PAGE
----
An aquarist who travels the world and builds tanks based on where he’s been is inspiring. What’s even better is when he shares those tanks with the rest of us...
WORDS: TAI STREITMAN. PHOTOGRAPHY: GEORGE FARMER
Looking around at the hobby today, I feel it’s fair to say that for many fishkeepers, the days of plain aquarium gravel, a few plastic plants and a novelty treasure chest air-stone have been left behind. High tech aquascapes, biotopes and complex reef systems have all entered the hobby and changed our perspectives on what is feasible, what is available and what is ethical.
There are those who will never relinquish plastic plants, shipwrecks and a diverse community, and that’s fine — each to their own. As long as fish are healthy and quality of life is maintained, people can put whatever they like in their tanks.
My own feeling is that for a little effort, we can create displays that not only prioritise the wellbeing of our fish, but also look beautiful and natural. Looking online or at some of the incredible aquascapes that appear in this magazine can be daunting, but a bit of research and patience can provide even the beginner with an engaging and successful set-up.
I’m a huge fan of blackwater set-ups. If it looks like tea, I’m in. These set-ups aren’t hard to create, although maintaining water quality and stability are important. Using lots of wood and leaf litter produces tannins that stain the water and lower the pH. Also, believe it or not, they’ll bring out the colours of many species more spectacularly than crystal clear water.
Many of our popular characins, dwarf cichlids, rasbora and gourami species will all thrive in blackwater set-ups that mimic their natural environments. I was lucky enough to explore blackwater streams in Colombia and Peru and they have inspired me to create a small blackwater community with species found in the Amazon basin.
I have used a 90cm/36in, 100 l/22 gal tank and Catappa leaves (easily bought online) and a stash of dried finger palm fronds that actually come from the gorilla enclosure at London Zoo!
You can just as easily use beech or oak leaves and it’s worth collecting a few bags in the autumn and storing them in a dry space for use as and when you need them. Amazon frogbit, Limnobium laevigatum, and Salvinia natans provide cover for the fish and with those aerial roots they suck up spare nutrients.
I wanted to have activity at all levels and my choice of fish reflects this. At the top, Giant hatchetfish, Gasteropelecus sternicla, and Hockey stick pencilfish, Nannostomus eques, cruise through the floating plants. Slightly lower down, a troupe of Dwarf pencilfish, Nannostomus marginatus, flit through the palm fronds while Green neons, Paracheirodon simulans, emerge from the shadows to show off their brilliant iridescence before diving away again. A few juvenile Gold tetras, Hemigrammus rodwayi, add contrast to the Green neons in colour and body shape.
At lower levels, charismatic Apistogramma viejita and Rams, Mikrogeophagus ramirezi, scuffle and argue over small territories and favourite display spots. Keeping several females to each male reduces tension but providing plenty of cover is the best way of ensuring that no one fish gets hounded by an opponent or over-amorous male.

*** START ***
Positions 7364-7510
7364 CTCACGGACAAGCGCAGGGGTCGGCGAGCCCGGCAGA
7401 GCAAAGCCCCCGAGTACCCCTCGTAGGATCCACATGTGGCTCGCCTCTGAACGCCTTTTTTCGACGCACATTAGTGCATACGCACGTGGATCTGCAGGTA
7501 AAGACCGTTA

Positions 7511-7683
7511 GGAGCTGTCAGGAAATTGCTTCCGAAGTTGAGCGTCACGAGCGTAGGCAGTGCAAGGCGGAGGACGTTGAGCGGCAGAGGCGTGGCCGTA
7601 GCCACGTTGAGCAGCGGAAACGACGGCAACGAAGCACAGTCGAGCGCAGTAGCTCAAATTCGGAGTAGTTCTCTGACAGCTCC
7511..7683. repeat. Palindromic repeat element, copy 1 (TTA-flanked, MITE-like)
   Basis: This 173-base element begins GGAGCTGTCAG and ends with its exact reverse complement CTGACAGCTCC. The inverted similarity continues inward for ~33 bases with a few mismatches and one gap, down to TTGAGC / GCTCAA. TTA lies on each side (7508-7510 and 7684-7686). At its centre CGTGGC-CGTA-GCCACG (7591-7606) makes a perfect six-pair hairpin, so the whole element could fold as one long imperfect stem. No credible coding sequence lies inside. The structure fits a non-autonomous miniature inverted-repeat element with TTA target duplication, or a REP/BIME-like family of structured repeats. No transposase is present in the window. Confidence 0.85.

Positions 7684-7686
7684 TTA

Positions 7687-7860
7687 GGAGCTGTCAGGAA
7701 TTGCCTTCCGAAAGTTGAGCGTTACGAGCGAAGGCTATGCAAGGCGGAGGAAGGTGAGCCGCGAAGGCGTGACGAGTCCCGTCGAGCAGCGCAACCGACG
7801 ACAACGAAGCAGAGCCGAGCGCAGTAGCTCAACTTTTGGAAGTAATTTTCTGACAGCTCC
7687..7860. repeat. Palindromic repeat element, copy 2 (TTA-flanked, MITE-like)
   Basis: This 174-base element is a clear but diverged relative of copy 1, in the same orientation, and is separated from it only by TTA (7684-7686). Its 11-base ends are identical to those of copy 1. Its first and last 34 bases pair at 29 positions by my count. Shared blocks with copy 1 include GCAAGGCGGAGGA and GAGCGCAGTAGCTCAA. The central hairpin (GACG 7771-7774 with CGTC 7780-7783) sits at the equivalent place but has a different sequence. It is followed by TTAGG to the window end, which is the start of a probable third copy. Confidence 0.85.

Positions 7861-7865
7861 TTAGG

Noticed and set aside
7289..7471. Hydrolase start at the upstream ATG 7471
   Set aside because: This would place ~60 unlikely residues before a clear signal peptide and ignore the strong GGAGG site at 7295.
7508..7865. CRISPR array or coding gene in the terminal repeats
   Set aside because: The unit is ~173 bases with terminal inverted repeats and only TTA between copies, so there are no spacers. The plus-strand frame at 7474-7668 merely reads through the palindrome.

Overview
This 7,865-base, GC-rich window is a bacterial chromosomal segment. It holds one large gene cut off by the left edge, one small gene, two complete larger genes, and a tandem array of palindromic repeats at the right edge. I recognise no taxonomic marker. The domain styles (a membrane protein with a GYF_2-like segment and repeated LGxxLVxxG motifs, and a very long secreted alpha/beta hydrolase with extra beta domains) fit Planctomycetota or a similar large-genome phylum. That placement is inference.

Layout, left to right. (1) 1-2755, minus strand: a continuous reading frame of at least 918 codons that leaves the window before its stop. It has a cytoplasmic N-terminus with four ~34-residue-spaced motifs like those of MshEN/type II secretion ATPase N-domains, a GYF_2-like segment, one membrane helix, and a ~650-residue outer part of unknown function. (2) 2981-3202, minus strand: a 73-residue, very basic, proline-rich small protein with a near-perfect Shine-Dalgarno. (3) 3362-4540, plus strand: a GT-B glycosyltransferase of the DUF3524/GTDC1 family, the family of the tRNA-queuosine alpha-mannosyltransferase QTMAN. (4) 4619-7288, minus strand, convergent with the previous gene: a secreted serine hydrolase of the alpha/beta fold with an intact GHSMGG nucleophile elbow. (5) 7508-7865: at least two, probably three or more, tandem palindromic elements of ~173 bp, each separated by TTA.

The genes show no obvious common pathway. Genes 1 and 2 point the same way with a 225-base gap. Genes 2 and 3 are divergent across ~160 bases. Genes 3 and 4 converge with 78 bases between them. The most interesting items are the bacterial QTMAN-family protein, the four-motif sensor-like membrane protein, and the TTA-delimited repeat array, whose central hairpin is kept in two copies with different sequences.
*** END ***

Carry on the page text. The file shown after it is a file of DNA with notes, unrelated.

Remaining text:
Finally, on the bottom the classic Panda corys, Corydoras panda, shuffle and nuzzle their way through the sand and leaf littler, hunting for morsels and providing endless movement.
This was a very simple set-up; two 24W T5 bulbs, a 150W heater, dried leaves, play sand and floating plants was no great investment. The only thing you should not cut corners on is filtration and this tank uses an Aquamanta 300 EFX filter with a flow rate of 1100 lph, although this is turned down to mimic the flow of the natural habitat.
This is one of my favourite set-ups, where the colours and characters of the fish draw you in and the simplicity of the set-up makes running the tank very straightforward.
Blackwater tank factfile
Hardness: 18–215 ppm.
2 x 24W T5 bulbs (running six hours a day).
Aquamanta EFX 300 filter.
Aquarium species and their needs are nothing if not diverse and staying with the theme of simple, easy set-ups catering to the needs of engaging and charismatic species, I have also set up a hillstream tank for Stiphodon atropurpureus.
I got to see Stiphodon gobies in the wild in the Philippines and vowed to keep them at home. These little gems are often seen in shops, slowly starving to death in tanks devoid of the auchwuchs they need to graze on, with little flow and kept much warmer than their natural waters. As these fish are always wild caught, providing them with a close replica of their habitat is vital for success. Cool (20–24°C/68–75°F) oxygen rich water, excellent filtration and plenty of algae and hidey holes will see these little characters thrive. Unlike many gobies, my
S. atropurpureus are not aggressively territorial. There may be the odd spat, but again, providing several females for each male and ensuring that each male has at least one big rock he can perch on will generate harmony. Watching them graze over boulders in a line abreast is very satisfying!
Although plants are not a feature of their natural habitat, I have included Java fern, Microsorum pteropus, and Anubias, both of which will tolerate the flow and cooler temperatures, so as to add colour and cover. Algae gathers on the leaves of these slow-growing species and the gobies will tear chunks off and zip over the plants, happily grazing. The main rocks in this tank were allowed to soak in a tub outside for weeks to build up enough algae to support the gobies when they were added and this will quickly spread to newly added pebbles.